Please help the Lincoln City Libraries assess how well the downtown Bennett Martin Public Library and the seven Branch Libraries are currently meeting your needs. This survey will assist us in identifying strategic areas for investment and improvement.
Lincoln City Libraries invites the public to two Town Hall meetings about a potential new central library in downtown Lincoln. Library Director Pat Leach said the meetings are an opportunity for residents to share their suggestions for services and resources a new library might offer. The meeting schedule is as follows:
Godfrey’s Associates Inc. of Dallas, Texas in conjunction with HDR Inc. of Lincoln will show images of libraries from around the world and take questions and comments about current and future best practices in public libraries.
Can’t attend a Town Hall?
We encourage you to attend one of the Town Hall sessions listed above, but if your schedule doesn’t allow it, please attend a community meeting with Library Director Pat Leach as she shares ideas and gathers thoughts and ideas for a new Central Library:
We would love to see you in person, but if you cannot attend a gathering, you may offer input via an online survey starting February 24.
The City of Lincoln complies with Title VI of the Civil Rights Act of 1964 and Section 504 of the Rehabilitation Act of 1973 guidelines. Ensuring the public’s access to and participating in public meetings is a priority for the City of Lincoln. In the event you are in need of a reasonable accommodation in order to attend or participate in a public meeting conducted by the City of Lincoln, please contact the Director of Equity and Diversity, Lincoln Commission on Human Rights, at 402-441-7624 as soon as possible before the scheduled meeting date in order to make your request.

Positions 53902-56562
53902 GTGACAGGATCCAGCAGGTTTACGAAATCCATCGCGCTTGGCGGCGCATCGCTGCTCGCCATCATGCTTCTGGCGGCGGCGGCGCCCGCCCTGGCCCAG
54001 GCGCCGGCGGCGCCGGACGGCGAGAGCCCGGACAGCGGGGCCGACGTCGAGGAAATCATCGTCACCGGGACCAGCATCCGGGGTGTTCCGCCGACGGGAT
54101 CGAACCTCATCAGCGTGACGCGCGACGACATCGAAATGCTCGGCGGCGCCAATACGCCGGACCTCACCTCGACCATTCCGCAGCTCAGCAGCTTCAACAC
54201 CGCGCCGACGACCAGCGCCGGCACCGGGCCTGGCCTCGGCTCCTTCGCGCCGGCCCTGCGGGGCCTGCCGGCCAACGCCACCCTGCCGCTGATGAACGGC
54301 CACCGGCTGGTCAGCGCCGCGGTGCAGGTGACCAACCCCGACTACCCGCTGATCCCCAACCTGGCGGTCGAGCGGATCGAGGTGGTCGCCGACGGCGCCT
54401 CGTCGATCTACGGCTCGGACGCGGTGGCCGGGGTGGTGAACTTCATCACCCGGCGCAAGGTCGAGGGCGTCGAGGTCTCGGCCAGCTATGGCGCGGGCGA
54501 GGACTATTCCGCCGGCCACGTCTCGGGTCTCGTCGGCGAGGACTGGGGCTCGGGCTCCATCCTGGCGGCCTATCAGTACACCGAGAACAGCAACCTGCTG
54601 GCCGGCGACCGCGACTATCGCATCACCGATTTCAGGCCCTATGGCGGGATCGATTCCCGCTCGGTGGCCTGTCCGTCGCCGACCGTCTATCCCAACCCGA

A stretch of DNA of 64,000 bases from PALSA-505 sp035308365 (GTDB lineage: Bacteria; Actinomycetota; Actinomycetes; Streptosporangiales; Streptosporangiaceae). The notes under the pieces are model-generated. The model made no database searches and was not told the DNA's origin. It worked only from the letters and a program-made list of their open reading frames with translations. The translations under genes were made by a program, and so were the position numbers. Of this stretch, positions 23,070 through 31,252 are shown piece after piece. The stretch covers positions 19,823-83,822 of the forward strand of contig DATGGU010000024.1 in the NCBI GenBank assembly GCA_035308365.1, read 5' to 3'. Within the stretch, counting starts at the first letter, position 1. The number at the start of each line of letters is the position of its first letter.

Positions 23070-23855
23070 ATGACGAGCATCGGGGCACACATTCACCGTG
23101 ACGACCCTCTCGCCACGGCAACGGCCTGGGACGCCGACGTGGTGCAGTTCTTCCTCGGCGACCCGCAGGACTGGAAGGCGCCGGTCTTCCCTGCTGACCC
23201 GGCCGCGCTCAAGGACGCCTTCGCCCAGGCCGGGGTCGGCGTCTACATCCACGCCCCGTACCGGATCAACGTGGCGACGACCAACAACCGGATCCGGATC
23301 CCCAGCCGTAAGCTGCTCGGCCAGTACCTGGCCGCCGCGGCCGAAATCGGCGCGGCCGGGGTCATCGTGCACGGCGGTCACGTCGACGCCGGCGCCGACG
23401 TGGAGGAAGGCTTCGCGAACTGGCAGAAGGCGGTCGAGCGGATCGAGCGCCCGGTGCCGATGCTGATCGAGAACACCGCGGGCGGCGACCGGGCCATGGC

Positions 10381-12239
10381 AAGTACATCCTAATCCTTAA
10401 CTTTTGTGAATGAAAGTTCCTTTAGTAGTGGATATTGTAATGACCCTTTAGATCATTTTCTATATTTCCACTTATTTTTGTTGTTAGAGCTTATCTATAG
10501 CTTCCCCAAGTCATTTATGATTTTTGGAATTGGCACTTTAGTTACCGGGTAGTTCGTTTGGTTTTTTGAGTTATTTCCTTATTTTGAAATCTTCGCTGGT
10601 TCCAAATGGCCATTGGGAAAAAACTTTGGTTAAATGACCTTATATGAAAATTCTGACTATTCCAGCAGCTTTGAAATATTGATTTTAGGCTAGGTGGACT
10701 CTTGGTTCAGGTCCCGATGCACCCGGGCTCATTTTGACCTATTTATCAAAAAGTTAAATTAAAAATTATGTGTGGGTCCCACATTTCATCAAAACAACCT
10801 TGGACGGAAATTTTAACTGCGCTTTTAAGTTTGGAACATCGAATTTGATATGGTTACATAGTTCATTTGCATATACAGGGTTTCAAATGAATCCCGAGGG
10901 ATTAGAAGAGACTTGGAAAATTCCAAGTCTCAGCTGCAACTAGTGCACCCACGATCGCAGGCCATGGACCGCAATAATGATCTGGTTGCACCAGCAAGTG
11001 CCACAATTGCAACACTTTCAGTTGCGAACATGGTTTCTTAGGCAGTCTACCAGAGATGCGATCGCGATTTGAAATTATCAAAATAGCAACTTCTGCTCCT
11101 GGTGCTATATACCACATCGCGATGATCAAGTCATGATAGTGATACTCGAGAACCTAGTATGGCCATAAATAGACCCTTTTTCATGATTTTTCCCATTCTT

Lincoln City Libraries (LCL) invites families to participate in the 50 Beloved Books Challenge from February through April. The Get Started: Read Aloud 15 Minutes a Day booklist includes some of the most popular and loved picture books, and parents are encouraged to read the books aloud to their children for at least 15 minutes a day. Children up to age six are eligible to receive a certificate for a free Runza® kid’s meal. Parents may sign up their children at any branch library.
“Research has shown that reading aloud to your child is the single most important thing parents can do to prepare their child for life-long learning success,” said Vicki Wood, LCL Youth Services Supervisor.
The challenge kicks off on “Take your Child to the Library Day,” Saturday, February 4, with fun activities at each library. The challenge is made possible with support from the Foundation for Lincoln City Libraries, Super Saver, and Runza®.
Income Tax Assistance is available again this year at Lincoln City Libraries. Check the schedule for locations, dates and times.
Library Director Pat Leach said the May 17, 2016 news release from the Lincoln Independent Business Association (LIBA) regarding the future of Bennett Martin Public Library confuses the issue.